Studies have shown that foraging behavior of insect parasitoids rely on a variety of cues to locate hosts (Geervliet 1994; Turlings et al. 1991, 1993, Röse et al. 1998). Chemical compounds play a major role in guiding the host searching behavior by natural enemies. These chemical signals may derive from the herbivore host, from the intact plants, or from the herbivore-damaged plant. Herbivores have evolved ways to evade their natural enemies, thus it can be expected that they would emit very little in terms of odors that parasitoids could use to locate them. Thus, long distance location by parasitoids seems to be dependent upon information provided by other sources such as the host plants the herbivore is feeding upon. Plants seem to provide a more reliable source of long-range, easily tractable volatile cues for foraging parasitoids. Recently it has been found that plants under attack by herbivores release a chemical profile that is specific for the plant part being attacked and for the herbivore species causing the damage (McCall et al. 1994, Loughrin et al. 1995, Röse et al. 1996, Pare and Tumlinson 1997). For example, cotton leaves damaged by two different herbivore species emit a unique volatile profile in response to each of the herbivores. However variable plant-derived signals may be, parasitoids are capable of detecting and exploiting these plant-derived volatiles to locate their prey, which makes them more successful in their foraging. We believe that the higher attraction of Cotesia wasps to white mold infected peanut plants may be due to the fact that caterpillars feed more on infected plants, which may in turn be responsible for an increase in volatile emission causing the plant to be more attractive to the parasitoids.

Participation Summary

Educational & Outreach Activities

Participation Summary

Education/outreach description:

Cardoza, Y. J., H. T. Alborn and J. H. Tumlinson. 2002. In vivo volatile emissions of peanut plants induced by fungal infection and insect damage. J. Chem. Ecol. 28: 161-174

Cardoza, Y. J., C. G. Lait, E. A. Schmelz, J. Huang and J. H. Tumlinson. Enhanced Larval Performance of Spodoptera exigua on Peanut Plants Infected with Sclerotium rolfsii. (In preparation)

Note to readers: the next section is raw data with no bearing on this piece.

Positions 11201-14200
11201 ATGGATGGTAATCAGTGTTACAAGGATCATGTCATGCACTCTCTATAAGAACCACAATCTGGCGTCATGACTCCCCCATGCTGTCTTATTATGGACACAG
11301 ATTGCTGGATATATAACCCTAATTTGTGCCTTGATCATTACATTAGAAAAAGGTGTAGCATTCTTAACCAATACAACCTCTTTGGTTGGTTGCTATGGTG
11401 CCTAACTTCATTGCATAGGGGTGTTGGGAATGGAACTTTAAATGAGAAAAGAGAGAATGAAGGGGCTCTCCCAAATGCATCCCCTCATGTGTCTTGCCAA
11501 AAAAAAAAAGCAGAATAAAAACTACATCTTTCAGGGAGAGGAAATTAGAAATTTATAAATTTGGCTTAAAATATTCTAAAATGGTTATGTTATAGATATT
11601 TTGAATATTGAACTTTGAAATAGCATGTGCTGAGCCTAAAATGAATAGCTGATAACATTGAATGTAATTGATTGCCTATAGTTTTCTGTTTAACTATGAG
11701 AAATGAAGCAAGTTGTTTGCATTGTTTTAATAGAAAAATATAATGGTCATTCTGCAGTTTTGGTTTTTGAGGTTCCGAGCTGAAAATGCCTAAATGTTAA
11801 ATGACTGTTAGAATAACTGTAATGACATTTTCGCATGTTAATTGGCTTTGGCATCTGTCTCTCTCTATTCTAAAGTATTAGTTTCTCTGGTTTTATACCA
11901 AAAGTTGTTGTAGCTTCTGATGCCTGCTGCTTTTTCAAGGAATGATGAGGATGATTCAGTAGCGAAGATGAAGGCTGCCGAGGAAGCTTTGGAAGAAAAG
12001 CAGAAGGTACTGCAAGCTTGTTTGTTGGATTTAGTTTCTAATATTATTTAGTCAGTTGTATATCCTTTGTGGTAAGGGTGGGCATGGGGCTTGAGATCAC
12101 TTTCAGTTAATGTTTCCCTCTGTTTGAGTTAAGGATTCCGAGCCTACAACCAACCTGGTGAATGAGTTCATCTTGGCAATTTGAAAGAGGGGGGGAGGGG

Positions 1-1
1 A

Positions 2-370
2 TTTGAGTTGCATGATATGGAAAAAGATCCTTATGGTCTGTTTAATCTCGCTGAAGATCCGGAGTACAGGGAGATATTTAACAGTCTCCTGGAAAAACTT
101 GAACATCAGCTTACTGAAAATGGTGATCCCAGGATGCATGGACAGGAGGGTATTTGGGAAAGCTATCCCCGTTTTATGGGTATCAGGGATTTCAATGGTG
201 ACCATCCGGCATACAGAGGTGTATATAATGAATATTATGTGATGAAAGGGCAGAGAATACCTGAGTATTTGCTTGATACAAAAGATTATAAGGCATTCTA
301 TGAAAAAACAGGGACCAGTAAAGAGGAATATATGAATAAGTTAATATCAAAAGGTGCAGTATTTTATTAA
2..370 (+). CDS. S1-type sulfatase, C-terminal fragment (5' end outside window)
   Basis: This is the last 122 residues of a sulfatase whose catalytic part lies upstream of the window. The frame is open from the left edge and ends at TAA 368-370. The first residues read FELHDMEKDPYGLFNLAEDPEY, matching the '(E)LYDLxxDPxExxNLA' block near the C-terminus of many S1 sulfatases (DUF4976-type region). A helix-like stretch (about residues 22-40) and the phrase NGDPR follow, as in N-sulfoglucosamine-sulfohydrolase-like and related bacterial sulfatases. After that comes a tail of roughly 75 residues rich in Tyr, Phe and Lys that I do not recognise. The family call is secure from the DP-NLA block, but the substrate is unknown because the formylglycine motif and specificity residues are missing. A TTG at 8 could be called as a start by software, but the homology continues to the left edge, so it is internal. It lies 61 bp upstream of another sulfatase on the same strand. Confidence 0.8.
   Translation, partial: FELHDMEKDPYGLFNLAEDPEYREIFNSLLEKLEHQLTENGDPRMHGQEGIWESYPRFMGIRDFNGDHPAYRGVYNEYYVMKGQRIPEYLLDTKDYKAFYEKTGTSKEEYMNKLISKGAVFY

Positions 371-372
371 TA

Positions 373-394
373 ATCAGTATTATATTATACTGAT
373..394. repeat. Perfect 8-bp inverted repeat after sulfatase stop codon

Project Outcomes

Project outcomes:

Plant release of volatile compounds in response to attack by herbivores, and the role of such compounds in attracting parasitoids of the herbivores, have been studied extensively in recent years (Turlings et al., 1991, 1993; McCall et al., 1994; Loughrin et al., 1995; Röse et al., 1996, 1998; Pare and Tumlinson, 1997). In contrast, the emission of volatiles in response to pathogen invasion has been the subject of a limited number of studies (Croft et al., 1993; Doughty et al., 1996; Shualev et al., 1997; Chaudry et al., 1998; Buonaurio and Servili, 1999). All of these studies have examined the induction of plant volatile emission by either herbivore damage or pathogen infection on different plant systems or using excised plant parts. Thus, we have no clear knowledge of whether the regulation of volatile production in response to these organisms is affected in any way by the simultaneous attack of herbivores and phytopathogens on the same
plant. Additionally, the effect that pathogen infection might have on its ability to attract natural enemies of herbivorous insects has not been studied previously. To our knowledge, this is the first in planta study in which the production of volatiles by a single host system in response to both insect herbivores and pathogens has been evaluated simultaneously. Additionally, it is the first time in which the effect of previous pathogen infection on the production of plant volatiles in response to insect damage has been studied. The study of plant volatile defenses may improve our understanding of plant resistance mechanisms to disease and insect herbivores. The identification of specific pathogen- and herbivore-induced plant volatiles will greatly contribute to the development, improvement and implementation of host-plant resistance and other control methods for insect and pathogen pests.


BAW feeding and oviposition preference and larval performance were all enhanced by white mold infection on peanut plants. This may indicate an interference of the fungal infection with the plant’s direct chemical defenses against the herbivores.

Peanut plants release a specific set of chemical signals in response to S. rolfsii infection. This volatile profile differs not only qualitatively, but also quantitatively from signals emitted in response to BAW damage.

Previous infection on the plant by the white mold fungus does not interfere with the emission of volatiles by the diseased plant in response to BAW attack.

The white mold-derived compound 3-octanone and the plant-produced methyl salicylate were only recovered from plants infected with S. rolfsii, thus the presence of these compounds could potentially be used in the future for the detection of infected plants in the field.

Although herbivore preference and performance was enhanced by white mold infection on peanut plants, it does not appear that previous infection of the plant has any negative effect on the parasitoid’s host searching ability. Parasitoids were actually observed landing more frequently on infected than on healthy peanut plants. This may be a response to higher amounts of volatiles being released by infected plants either caused by increased sensitivity due to the fungal infection or to increased feeding by the BAW.

Any opinions, findings, conclusions, or recommendations expressed in this publication are those of the author(s) and do not necessarily reflect the view of the U.S. Department of Agriculture or SARE.